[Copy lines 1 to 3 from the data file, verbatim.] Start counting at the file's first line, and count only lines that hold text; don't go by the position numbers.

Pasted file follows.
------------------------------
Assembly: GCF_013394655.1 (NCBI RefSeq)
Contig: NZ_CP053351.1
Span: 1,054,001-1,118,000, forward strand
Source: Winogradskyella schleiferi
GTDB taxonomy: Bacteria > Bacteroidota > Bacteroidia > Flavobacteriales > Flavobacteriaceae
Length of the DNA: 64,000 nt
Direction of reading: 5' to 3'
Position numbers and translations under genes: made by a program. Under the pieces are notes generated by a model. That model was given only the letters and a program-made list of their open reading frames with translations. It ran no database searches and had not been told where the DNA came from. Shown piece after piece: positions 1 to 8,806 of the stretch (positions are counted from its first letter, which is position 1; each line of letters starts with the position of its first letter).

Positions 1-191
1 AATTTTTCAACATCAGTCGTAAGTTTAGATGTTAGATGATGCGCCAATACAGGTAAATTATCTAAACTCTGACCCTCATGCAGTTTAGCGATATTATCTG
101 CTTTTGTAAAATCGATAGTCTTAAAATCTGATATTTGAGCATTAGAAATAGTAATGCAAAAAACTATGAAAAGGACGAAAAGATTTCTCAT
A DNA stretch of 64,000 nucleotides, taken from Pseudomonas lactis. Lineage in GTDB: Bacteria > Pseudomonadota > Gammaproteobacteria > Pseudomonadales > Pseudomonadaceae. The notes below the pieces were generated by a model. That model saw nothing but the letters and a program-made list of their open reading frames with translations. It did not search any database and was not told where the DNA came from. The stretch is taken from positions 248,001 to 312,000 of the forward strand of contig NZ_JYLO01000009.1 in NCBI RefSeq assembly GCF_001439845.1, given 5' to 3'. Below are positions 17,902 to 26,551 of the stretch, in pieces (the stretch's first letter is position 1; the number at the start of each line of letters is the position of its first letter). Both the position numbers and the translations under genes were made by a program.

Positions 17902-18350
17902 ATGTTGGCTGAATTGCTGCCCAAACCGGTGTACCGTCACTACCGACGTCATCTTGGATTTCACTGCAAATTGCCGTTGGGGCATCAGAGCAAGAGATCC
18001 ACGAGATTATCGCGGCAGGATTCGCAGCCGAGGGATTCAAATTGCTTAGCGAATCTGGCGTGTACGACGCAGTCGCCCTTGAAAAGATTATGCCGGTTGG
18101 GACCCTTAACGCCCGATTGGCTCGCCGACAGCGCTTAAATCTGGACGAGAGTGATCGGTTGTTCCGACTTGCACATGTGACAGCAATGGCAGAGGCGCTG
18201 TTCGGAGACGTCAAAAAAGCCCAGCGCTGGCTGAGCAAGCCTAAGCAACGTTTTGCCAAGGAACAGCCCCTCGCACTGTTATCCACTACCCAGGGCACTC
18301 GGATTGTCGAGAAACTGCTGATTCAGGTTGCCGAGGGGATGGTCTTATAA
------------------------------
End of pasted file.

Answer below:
Assembly: GCF_013394655.1 (NCBI RefSeq)
Contig: NZ_CP053351.1
Span: 1,054,001-1,118,000, forward strand